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Minor Glitch in New Horizons Spacecraft Tuned Up and Now Operating Healthily: NASA

Minor Glitch in New Horizons Spacecraft Tuned Up and Now Operating Healthily: NASA

After the troubleshoot of the minor technical glitch, New Horizons – the first space probe dedicated to the exploration mission to Pluto and the Kuiper Belt is now healthy and moving smoothly heading for its next mission, confirmed NASA in an official statement on Thursday.  After spending more than 24 hours in a shielding “safe mode,” the New Horizons spacecraft of NASA is now hale and hearty and progressing on the route for its next target – the Kuiper Belt object 2014 MU69.

Due to a command-loading error occurred last week, the spaceship was kept under observation for 24-hours. Following a troubleshooting operation, the spacecraft is now completely okay and operating normally. However, due to the unexpected blunder, scientists have lost the scientific data collected by the spaceship earlier, and now, a team of engineers and space programmers is trying hard to restore the full operations and scientific evidence, collected during its different missions.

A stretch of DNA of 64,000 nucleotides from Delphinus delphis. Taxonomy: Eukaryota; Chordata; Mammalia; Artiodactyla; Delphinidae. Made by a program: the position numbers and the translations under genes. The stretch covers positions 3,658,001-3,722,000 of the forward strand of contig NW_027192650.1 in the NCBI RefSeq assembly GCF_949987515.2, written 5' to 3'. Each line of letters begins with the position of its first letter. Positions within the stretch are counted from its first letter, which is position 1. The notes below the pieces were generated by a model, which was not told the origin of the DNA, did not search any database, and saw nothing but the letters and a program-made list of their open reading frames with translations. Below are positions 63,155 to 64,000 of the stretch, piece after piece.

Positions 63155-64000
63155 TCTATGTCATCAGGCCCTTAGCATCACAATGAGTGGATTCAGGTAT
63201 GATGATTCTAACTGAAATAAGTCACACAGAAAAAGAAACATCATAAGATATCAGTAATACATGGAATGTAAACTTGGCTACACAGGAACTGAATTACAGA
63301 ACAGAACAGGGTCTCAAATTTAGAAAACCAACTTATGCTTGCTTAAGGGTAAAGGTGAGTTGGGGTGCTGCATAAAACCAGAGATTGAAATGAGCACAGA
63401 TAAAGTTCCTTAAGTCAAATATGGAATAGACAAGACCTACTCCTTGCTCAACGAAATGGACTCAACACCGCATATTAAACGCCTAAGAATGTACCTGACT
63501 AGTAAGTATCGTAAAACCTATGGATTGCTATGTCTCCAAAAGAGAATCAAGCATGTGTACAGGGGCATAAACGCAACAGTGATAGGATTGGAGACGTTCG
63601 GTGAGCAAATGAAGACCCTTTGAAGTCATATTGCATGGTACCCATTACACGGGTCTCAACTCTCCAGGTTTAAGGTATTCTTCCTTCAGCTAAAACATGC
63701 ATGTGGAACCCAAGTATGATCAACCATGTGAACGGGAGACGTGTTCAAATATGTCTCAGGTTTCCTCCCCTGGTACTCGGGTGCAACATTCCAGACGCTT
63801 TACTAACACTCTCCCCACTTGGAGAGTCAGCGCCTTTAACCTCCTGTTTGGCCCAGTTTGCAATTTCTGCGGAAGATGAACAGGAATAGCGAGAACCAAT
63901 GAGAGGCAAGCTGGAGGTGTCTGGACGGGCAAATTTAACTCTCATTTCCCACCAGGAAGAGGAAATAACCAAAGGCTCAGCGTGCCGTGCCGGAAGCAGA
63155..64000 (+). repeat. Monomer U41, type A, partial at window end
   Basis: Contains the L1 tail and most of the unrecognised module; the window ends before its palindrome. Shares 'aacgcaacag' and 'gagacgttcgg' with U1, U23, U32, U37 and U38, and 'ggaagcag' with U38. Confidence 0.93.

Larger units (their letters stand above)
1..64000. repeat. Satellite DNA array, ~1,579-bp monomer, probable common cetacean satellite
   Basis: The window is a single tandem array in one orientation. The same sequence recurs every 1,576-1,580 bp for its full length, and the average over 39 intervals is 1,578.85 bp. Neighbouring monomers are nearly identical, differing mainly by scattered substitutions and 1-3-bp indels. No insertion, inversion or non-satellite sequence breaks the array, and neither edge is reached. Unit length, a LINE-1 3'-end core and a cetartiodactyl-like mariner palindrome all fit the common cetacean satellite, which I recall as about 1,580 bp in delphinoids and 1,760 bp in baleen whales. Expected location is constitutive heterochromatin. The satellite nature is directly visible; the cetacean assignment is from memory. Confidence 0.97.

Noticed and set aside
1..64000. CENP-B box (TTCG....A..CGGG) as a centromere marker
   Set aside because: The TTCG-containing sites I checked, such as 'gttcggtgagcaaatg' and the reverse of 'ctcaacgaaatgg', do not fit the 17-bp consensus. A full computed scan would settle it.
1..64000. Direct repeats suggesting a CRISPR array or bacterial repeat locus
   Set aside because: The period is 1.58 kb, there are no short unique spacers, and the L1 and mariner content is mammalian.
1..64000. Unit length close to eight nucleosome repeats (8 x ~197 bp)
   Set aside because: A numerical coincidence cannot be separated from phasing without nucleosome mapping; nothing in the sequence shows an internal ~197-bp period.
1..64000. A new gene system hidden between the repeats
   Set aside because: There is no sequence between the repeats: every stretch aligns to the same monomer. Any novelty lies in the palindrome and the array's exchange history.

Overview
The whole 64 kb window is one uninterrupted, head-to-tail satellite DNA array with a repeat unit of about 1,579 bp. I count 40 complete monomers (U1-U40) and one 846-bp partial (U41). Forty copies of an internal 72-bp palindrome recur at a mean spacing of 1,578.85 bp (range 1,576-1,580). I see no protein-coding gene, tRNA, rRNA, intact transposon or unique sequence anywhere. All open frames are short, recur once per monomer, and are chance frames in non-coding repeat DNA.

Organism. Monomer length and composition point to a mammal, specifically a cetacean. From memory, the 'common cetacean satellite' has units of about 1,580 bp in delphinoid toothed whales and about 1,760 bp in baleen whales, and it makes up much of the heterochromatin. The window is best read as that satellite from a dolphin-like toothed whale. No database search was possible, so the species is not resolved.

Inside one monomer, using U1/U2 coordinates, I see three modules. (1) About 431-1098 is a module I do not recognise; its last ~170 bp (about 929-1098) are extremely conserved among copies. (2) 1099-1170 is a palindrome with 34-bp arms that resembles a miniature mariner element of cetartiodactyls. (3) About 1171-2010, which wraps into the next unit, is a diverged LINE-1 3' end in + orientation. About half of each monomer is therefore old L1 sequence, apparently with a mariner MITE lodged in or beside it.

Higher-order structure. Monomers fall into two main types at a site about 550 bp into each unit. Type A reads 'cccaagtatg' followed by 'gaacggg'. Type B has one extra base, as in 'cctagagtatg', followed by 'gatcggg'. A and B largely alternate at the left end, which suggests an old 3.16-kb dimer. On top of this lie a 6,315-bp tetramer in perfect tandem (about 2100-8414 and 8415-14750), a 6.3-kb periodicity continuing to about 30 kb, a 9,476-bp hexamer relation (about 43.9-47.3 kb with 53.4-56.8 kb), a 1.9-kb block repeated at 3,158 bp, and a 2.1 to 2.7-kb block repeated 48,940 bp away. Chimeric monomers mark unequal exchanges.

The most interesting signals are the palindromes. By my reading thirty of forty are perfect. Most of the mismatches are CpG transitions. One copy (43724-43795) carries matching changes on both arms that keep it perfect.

The New Horizons Spacecraft of NASA is an interplanetary space probe, which is engineered to carry out two exploration missions including one flyby study of the Pluto system, and another fly by research on Kuiper belt objects. The space probe was launched from the Cape Canaveral Air Force Station directly into an Earth-and-solar-escape route on 19th January 2006.  The major goal of the mission is to get a better understanding of the formation of the ancient solar system, Pluto system, and the Kuiper belt.

However, because of the 10.5-hour round expedition, the communication and commander system delayed and quick after the identification of the glitch, the team of NASA started diagnosing and troubleshooting the issues of New Horizons. After going through a “24-hour safe mode”, scientists now expect the spaceship to back on its regular timeline before early Sunday.

In safe mode, researchers suspended the schedule of activities of the spacecraft and kept its transmitter pointed in the direction of Earth in order to listen to the instructions given by the Mission Operations Centre at the Johns Hopkins University Applied Physics Laboratory (APL) in the US.

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